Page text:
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FCC accepting proposals for IP-based telephone network testing

updated 06:15 am EST, Fri January 31, 2014

Call for experiments could help telecommunication providers get rid of copper-based landlines

The Federal Communications Commission (FCC) has taken its first steps in overhauling the analog telephone system in the United States, by authorizing voluntary testing by carriers. The unanimous vote will allow telecommunication providers, such as AT&T, to experiment with landlines in various ways, such as providing an IP-based telephone service to its customers.

Reuters notes the experiments would not be a test of the technology, as it already exists and is being used, but rather how the entire telephone system would operate if all lines were included. This includes if consumers would welcome the change, how it would work for rural or remote locations, and what would happen in an emergency. IP-based technologies for people with disabilities and updated telephony services can also be tested, along with asking how telephone numbering would work in an all-IP world, without disrupting current systems.

FCC Chairman Tom Wheeler
FCC Chairman Tom Wheeler


Any proposals from companies will not become implemented immediately, as companies will have until February 20 to submit their proposals to the FCC. A debate over the ideas is expected in March, and a final decision by the FCC on which proposals will be tested will be published in May. Even then, the testing will "cover areas with different population densities and demographics, different topologies, and/or different season and meteorological conditions," with companies also expected to maintain all connections with consumers throughout.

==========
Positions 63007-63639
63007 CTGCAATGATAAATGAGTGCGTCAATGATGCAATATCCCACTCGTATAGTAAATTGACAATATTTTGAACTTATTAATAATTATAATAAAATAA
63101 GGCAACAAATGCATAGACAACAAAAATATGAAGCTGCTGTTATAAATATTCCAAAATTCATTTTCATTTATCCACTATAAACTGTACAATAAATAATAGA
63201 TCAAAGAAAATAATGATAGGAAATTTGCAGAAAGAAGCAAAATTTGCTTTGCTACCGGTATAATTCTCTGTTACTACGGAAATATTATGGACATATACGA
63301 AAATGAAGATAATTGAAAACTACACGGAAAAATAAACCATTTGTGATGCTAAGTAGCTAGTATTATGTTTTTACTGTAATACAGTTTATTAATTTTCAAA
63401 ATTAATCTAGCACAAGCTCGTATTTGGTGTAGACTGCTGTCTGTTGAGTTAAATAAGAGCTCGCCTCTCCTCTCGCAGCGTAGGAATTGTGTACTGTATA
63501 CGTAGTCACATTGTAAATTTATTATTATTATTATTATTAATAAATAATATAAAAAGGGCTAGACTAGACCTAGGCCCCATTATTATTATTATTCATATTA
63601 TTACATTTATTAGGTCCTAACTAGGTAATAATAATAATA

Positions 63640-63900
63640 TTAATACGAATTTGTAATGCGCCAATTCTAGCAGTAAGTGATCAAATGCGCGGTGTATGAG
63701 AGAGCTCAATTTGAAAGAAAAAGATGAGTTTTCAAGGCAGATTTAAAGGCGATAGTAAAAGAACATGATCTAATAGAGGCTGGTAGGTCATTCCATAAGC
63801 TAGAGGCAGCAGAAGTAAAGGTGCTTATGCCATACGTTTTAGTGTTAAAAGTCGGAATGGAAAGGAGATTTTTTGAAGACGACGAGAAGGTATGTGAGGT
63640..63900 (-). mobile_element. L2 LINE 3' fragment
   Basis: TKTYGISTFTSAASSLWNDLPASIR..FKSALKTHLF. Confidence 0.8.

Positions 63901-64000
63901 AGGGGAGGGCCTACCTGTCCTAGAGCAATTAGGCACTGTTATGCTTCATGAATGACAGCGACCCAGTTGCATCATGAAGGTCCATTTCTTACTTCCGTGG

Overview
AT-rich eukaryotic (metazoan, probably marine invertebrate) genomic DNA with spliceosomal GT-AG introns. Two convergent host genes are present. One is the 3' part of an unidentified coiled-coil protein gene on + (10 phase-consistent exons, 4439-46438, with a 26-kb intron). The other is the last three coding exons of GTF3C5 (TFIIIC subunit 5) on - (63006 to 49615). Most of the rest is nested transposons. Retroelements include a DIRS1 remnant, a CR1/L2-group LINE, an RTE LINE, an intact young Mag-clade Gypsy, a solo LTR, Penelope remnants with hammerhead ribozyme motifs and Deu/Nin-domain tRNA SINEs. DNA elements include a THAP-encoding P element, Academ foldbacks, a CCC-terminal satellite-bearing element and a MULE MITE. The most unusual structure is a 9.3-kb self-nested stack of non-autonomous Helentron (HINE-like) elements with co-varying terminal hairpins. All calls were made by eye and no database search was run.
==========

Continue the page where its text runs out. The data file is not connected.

"What we're doing here is a big deal. This is an important moment," claims FCC Chairman Tom Wheeler, continuing "We today invite service providers to propose voluntary experiments for all-IP networks."

The testing will be helpful to providers, who currently offer copper wire-based landline services to customers and, in a number of cases, provide a broadband connection over fiber. "We cannot continue requiring service providers to invest in both old networks and new networks forever," advised Commissioner Ajit Pai.




by MacNN Staff

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